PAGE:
Work by Robert Rayburn

Work by Robert Rayburn

Sermons | June 4, 2006

Scripture: Ecclesiastes 12, 1
Church: First Presbyterian Church, Tacoma


If Christians were created to work, if work is their calling in this world, is it justified for them to retire from their careers? Given that retirement is a relatively modern phenomenon, Christians should think carefully about this lifestyle choice in light of Scripture.

Sermons | May 28, 2006

Topics: Rest and Leisure
Church: First Presbyterian Church, Tacoma


We live in a culture that worships play, but many of us don’t think often or deeply enough about the topic of leisure. In this sermon, Rayburn reflects on how to approach leisure from a Biblical perspective, warning us about the love of pleasure and the power of pleasure to steal the heart away from the love of God.

Sermons | May 21, 2006

Scripture: 2 Corinthians 6
Topics: Christianity & Culture
Church: First Presbyterian Church, Tacoma

Partnership with Unbelievers

How does the warning against being unequally yoked with unbelievers apply to our lives in the workplace? Rayburn argues that, although there are practical concerns and potential pitfalls for Christians working in the “secular” realm, the Bible ultimately encourages us to faithfully engage with unbelievers in the public square, including the workplace.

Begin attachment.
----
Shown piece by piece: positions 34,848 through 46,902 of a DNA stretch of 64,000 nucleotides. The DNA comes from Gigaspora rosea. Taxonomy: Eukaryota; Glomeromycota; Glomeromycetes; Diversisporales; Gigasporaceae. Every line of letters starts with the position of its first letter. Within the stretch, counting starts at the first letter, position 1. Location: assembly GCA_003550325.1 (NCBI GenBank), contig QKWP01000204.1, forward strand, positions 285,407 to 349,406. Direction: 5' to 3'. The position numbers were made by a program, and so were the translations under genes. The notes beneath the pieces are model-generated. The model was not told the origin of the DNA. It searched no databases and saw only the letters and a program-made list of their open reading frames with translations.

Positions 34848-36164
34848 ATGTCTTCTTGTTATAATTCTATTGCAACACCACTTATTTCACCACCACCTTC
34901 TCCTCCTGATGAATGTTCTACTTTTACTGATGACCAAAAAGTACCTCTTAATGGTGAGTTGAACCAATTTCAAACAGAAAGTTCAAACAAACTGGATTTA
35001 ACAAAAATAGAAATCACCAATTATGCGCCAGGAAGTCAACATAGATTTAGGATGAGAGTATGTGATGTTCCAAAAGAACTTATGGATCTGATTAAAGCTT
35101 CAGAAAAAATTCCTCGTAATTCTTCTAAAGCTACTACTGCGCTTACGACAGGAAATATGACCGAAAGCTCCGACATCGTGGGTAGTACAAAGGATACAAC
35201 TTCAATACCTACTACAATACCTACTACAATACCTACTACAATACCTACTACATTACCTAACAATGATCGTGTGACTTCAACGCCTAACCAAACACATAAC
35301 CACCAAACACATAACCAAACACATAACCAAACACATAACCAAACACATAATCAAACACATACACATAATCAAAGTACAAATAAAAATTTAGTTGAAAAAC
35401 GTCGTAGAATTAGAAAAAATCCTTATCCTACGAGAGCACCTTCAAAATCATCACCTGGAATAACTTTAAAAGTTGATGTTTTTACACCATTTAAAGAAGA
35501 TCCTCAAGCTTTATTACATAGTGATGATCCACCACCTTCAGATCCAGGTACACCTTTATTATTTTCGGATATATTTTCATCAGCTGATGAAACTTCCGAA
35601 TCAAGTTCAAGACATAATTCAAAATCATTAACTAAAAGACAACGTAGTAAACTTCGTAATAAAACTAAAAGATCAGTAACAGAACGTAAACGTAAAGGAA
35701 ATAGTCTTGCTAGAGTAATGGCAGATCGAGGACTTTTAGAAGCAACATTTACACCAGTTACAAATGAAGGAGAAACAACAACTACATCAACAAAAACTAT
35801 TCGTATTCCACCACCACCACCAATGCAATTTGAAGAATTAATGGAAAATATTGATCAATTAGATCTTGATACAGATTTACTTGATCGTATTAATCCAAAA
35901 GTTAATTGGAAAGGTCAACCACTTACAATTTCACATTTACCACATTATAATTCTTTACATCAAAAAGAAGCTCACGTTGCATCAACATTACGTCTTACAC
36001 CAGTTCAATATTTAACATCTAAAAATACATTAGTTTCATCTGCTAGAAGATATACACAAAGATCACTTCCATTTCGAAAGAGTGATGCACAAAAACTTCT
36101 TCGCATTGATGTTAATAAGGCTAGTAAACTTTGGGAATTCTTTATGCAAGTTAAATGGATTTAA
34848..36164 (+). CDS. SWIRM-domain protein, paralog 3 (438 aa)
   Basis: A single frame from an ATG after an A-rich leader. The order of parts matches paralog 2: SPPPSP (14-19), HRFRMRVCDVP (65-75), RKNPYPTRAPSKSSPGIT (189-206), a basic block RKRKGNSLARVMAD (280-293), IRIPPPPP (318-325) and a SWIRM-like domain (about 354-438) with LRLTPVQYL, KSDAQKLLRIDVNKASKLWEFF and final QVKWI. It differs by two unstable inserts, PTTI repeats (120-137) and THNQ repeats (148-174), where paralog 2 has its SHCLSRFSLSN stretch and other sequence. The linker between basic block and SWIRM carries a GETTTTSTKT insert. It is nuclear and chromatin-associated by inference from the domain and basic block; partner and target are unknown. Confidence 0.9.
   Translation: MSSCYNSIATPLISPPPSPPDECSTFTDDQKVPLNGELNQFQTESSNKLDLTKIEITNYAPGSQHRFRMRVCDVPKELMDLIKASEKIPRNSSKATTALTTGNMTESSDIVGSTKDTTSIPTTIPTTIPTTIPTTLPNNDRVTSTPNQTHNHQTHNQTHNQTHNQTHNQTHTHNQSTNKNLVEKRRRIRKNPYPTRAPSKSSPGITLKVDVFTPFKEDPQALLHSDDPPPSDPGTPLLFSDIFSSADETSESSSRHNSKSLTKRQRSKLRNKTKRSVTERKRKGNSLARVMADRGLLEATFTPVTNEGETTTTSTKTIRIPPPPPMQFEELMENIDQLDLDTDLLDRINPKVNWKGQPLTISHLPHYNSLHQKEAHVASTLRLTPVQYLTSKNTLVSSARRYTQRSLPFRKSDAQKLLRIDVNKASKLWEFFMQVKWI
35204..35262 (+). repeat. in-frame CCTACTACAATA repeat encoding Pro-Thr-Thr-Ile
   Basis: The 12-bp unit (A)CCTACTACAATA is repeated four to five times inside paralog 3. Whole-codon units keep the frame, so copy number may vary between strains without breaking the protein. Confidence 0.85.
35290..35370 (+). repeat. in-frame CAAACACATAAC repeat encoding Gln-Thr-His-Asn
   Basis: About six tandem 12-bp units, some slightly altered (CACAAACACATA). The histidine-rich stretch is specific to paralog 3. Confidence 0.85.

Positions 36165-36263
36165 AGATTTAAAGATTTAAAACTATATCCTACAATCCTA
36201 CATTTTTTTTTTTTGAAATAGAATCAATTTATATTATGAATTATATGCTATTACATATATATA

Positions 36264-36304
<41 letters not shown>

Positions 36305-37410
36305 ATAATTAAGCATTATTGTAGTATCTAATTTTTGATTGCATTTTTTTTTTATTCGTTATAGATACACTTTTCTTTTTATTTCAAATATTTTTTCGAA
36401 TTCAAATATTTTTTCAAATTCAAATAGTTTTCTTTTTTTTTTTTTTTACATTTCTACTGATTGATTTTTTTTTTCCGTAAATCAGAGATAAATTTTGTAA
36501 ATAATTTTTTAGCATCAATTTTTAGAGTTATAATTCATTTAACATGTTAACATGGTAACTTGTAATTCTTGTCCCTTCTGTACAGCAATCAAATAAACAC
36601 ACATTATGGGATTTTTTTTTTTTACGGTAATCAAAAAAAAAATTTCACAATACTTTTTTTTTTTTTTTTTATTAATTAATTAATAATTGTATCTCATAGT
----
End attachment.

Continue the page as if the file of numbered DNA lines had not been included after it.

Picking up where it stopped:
Sermons | May 14, 2006

Topics: Overload and Burnout, Idolatry
Church: First Presbyterian Church, Tacoma


At what point does the time and attention devoted to our work exceed what is proper for God’s people? Although the Bible clearly instructs us to financially provide for our immediate family, Rayburn argues that such a command doesn’t justify the practice of neglecting our family in the process. Indeed, the Bible might require the faithful Christian to make various career sacrifices on behalf of their family’s good.

Sermons | March 26, 2006

Scripture: Genesis 1, 12, 2
Topics: Work in History, Theology of Work
Church: First Presbyterian Church, Tacoma

Work: Series Introduction

Since we spend so much of our time and attention on our, we should think critically about its role in the Christian life. Robert Rayburn explains how believers should joyfully embrace the reality that work is God’s will for our lives. It’s what he created us to do, it’s a holy activity, it has a divine purpose, and it’s truly a divine calling.